Chris Pramas of Green Ronin Publishing (publishers of Fantasy AGE, Mutants & Masterminds, A Song of Ice and Fire Roleplaying, and D&D 5e’s Sword Coast Adventurer’s Guide among other role-playing products) wrote a post about how to break into the game industry. It is an excellent piece covering the practical ways to become a game designer. I recommend reading it for all of his thoughts.
Chris’ blog, falling at the end 2016, is an apt sounding board for a year-end review. For what my experiment – purchasing role-playing game writing opportunities via Kickstarter to build a resume and advance from RPG wanna-lancer to RPG freelancer – I want to compare the parts of his article that relate to my process as a gauge for how well I am doing.
Where is Chris Pramas at as 2016 closes? President of Green Ronin Publishing with a slew of games he’s designed and the awards to testify to their quality. He has two-plus-decades of experience seeing freelancers break into the game industry. With his position in the industry, his thoughts will make an excellent progress marker.
Where am I at the end of 2016? I’ve leveled from fan-with-a-plan to fan-acting-on-a-plan with a few pleasant RPG credits and I was invited to join this blog. With my day job and life leaving limited time to work on creative pursuits, I’ve enjoyed this year as I ramped up my skills and consistently met deadlines.
Let’s compare my plan to Chris’ suggestions. (All quotes are pulled from Chris Pramas’ article.)
“[…] create a blog and write about games.”
I started buying vanity press RPG writing credits in mid-2015 and started blogging about the results fourteen months later. To spread out the blog’s content, I have not covered all of the writing opportunities I have bought to-date. At the close of 2016, I have 10 Kickstarter RPG writing credits (published or forthcoming), 1 RPG art credit, some RPG work-for-credits, 1 trip to Gen Con, and a comic book mini-series pitch approved. I’m not out of the wanna-lancer stage but I’m taking baby steps to get there. With content and a consistent theme for my blog, 2017 should be a good year in my journey to freelancer.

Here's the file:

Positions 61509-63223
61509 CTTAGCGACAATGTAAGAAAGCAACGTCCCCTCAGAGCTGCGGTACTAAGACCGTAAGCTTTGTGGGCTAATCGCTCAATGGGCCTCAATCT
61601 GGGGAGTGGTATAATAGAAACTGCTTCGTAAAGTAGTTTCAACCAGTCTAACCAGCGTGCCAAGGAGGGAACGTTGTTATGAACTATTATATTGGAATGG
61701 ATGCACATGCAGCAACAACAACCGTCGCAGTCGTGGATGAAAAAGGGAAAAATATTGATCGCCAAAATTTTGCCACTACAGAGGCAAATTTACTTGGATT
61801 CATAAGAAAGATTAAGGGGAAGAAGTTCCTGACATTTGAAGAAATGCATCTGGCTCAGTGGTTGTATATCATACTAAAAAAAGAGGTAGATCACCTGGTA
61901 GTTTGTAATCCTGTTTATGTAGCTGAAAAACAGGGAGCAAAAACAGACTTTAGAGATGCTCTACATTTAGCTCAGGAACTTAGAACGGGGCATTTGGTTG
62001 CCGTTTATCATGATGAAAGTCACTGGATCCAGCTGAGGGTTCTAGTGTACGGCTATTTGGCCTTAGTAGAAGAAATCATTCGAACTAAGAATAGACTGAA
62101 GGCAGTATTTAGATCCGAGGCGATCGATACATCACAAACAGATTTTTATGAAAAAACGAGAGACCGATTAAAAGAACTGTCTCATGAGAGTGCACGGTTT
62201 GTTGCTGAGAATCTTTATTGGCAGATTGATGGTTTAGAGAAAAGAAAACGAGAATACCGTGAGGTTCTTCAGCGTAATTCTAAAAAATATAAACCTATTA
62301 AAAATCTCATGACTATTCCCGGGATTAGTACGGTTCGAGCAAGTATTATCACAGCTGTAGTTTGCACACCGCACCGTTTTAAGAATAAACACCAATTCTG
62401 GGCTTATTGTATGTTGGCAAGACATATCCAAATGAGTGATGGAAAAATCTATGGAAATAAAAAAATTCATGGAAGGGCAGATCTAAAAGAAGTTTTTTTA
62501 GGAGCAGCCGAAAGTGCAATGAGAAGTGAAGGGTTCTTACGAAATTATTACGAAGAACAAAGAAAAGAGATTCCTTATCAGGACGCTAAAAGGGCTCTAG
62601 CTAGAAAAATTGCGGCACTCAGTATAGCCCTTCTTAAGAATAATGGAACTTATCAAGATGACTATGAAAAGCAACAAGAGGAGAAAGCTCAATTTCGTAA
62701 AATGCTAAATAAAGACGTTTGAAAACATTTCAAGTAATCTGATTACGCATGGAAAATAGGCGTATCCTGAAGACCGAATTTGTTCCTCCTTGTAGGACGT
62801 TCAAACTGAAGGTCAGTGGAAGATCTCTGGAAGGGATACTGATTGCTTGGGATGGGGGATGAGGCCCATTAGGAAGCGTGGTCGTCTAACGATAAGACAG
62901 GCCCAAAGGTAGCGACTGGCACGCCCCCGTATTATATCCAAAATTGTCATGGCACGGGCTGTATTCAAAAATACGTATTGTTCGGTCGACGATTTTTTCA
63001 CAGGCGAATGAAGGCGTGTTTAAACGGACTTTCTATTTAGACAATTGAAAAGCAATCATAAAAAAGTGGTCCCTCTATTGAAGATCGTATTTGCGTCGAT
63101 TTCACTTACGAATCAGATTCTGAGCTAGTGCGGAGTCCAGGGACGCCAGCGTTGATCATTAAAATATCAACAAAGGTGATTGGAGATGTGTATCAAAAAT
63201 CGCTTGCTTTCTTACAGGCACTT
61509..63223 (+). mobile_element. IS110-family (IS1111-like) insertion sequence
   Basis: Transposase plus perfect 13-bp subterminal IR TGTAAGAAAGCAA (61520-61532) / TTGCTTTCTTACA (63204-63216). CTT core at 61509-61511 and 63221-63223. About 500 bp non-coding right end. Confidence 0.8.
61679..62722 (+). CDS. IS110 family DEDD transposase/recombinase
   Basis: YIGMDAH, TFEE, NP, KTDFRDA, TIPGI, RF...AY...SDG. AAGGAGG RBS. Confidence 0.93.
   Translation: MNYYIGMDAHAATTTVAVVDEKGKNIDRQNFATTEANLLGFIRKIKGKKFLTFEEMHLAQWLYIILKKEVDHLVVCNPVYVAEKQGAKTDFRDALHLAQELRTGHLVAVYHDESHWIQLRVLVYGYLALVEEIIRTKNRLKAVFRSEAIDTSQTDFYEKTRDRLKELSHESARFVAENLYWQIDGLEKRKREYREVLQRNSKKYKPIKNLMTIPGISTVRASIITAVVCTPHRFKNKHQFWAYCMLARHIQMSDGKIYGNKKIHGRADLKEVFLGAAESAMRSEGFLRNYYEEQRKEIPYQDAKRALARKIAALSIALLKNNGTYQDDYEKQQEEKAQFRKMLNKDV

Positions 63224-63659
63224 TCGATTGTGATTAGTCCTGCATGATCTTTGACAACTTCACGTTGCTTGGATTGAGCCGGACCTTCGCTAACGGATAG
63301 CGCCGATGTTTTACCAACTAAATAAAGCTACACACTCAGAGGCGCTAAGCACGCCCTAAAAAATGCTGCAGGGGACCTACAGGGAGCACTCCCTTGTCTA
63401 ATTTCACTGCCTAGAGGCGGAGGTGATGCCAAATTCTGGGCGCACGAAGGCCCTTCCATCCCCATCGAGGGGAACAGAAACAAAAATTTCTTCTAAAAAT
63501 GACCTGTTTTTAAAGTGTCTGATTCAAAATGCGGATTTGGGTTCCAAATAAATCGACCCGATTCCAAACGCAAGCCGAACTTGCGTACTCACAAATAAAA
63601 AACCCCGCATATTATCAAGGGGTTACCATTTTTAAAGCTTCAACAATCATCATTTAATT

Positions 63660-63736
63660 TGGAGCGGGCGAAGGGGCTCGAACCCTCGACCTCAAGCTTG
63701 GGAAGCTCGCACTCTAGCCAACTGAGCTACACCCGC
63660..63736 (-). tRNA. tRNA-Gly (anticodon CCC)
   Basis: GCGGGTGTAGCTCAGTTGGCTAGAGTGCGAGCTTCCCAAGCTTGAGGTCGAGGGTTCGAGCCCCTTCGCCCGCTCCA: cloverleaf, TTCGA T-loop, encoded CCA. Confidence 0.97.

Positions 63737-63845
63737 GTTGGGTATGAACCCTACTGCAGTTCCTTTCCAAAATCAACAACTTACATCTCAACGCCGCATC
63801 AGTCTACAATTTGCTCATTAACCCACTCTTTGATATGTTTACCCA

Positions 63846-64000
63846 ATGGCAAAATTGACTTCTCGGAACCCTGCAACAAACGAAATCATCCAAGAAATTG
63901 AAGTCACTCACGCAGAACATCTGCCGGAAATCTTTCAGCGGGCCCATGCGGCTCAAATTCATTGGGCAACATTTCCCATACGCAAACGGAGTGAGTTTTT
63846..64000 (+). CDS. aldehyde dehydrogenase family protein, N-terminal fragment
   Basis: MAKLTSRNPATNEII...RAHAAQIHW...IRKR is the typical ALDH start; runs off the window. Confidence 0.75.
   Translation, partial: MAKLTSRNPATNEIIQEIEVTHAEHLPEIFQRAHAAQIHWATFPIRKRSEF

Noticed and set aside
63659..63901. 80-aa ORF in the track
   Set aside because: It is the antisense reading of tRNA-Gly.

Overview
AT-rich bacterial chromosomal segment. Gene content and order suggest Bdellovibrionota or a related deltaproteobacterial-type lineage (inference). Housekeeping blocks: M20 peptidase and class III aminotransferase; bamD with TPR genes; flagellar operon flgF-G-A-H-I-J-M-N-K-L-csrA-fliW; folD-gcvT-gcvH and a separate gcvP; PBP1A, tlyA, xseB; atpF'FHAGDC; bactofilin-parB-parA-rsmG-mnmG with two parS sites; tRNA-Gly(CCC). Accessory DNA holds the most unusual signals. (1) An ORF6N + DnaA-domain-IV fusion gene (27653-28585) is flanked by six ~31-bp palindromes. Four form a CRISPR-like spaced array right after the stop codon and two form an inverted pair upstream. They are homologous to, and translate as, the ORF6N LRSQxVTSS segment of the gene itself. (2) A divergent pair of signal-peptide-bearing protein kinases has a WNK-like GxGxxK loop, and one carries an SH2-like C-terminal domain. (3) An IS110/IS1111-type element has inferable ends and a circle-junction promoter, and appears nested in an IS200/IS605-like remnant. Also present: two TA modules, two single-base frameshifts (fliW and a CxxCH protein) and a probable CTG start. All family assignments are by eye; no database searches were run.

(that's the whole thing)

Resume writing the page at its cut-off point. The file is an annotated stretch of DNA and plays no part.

“This costs virtually nothing […] writing regularly is good practice.”
While blogging does cost “virtually nothing”, the route that I chose, buying RPG writing credits, does have a cost. Being financially invested heightens my interest in finding time to make this happen. It’s less about wouldn’t-it-be-nice and more about I-need-to-make-that-money-back.
The same thought process applies to regular blogging. Having a blog that runs two to three Tuesdays a month, while not a hard deadline, helps to build deadline “muscle memory”. It also makes the most of the money and time I’ve invested in these by turning each Kickstarter into a part of the narrative of my quest.
“[…] I suggest writing actual game content. […] pick a game or two that you like and start writing material for it. […] Design some monsters or magic items. Write a short adventure. Make some NPCs with adventure hooks. If you start creating useful content, you can develop a good reputation in the game’s community. This may eventually lead to freelance work.”
The beauty of buying a RPG writing assignment is being given a small, specific project to develop that you know will be published. As Chris suggests, I am developing a monster or a magic item or whatever the assignment is. However, instead of putting it onto the internet and hoping that gamers and publishers see it, I am putting these short projects into successfully crowdfunded RPGs that will be read by editors and fans. It is Chris’ advice turned up to 11.
“At the very least you are developing a body of work that is easy to show off. If a developer asks you for a writing sample, you’ll have ready material for that.”
My plan has always been two birds with one Kickstarter pledge. Bird one is, of course, the writing and credits themselves. The opportunity to be handed an assignment from a publisher, work for them, get published, and, hopefully, open a door to become a RPG freelancer. As Chris suggests, I have submitted my published work as writing samples. Bird two is to blog about the experience and build interest with gamers for the product I’m in and the work I’ve contributed to it.
“Writing reviews can also be useful. It can show that you can think critically about games. Checking out a wide variety of game material is never wasted time either.”
Writing about the purchase and the creation process means, in a limited way, I get to review the product that I was in. With respect to these reviews, since I am not an unbiased observer, I don’t do an in-depth discussion. But, these blogs are a chance to bring up the product and cast a new perspective on it with some minor production information.